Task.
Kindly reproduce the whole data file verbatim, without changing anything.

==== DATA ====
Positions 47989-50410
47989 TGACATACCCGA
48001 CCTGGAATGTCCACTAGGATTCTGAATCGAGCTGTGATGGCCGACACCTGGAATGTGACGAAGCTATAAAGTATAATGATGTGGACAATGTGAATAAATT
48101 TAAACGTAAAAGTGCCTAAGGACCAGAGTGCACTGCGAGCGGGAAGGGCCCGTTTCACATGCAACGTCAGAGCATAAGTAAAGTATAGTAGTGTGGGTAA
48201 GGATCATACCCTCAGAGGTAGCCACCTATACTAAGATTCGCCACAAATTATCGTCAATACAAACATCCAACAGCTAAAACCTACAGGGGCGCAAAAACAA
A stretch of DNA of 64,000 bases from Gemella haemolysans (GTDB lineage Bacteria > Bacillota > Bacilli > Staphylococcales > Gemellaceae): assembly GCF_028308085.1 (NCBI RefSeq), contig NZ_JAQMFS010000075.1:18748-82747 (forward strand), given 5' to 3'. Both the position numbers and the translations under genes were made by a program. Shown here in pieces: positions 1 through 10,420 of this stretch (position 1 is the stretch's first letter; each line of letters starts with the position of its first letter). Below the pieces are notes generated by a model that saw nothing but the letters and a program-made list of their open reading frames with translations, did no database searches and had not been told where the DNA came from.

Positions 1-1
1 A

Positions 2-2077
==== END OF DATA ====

Positions 47989-50410
47989 TGACATACCCGA
48001 CCTGGAATGTCCACTAGGATTCTGAATCGAGCTGTGATGGCCGACACCTGGAATGTGACGAAGCTATAAAGTATAATGATGTGGACAATGTGAATAAATT
48101 TAAACGTAAAAGTGCCTAAGGACCAGAGTGCACTGCGAGCGGGAAGGGCCCGTTTCACATGCAACGTCAGAGCATAAGTAAAGTATAGTAGTGTGGGTAA
48201 GGATCATACCCTCAGAGGTAGCCACCTATACTAAGATTCGCCACAAATTATCGTCAATACAAACATCCAACAGCTAAAACCTACAGGGGCGCAAAAACAA
A stretch of DNA of 64,000 bases from Gemella haemolysans (GTDB lineage Bacteria > Bacillota > Bacilli > Staphylococcales > Gemellaceae): assembly GCF_028308085.1 (NCBI RefSeq), contig NZ_JAQMFS010000075.1:18748-82747 (forward strand), given 5' to 3'. Both the position numbers and the translations under genes were made by a program. Shown here in pieces: positions 1 through 10,420 of this stretch (position 1 is the stretch's first letter; each line of letters starts with the position of its first letter). Below the pieces are notes generated by a model that saw nothing but the letters and a program-made list of their open reading frames with translations, did no database searches and had not been told where the DNA came from.

Positions 1-1
1 A

Positions 2-2077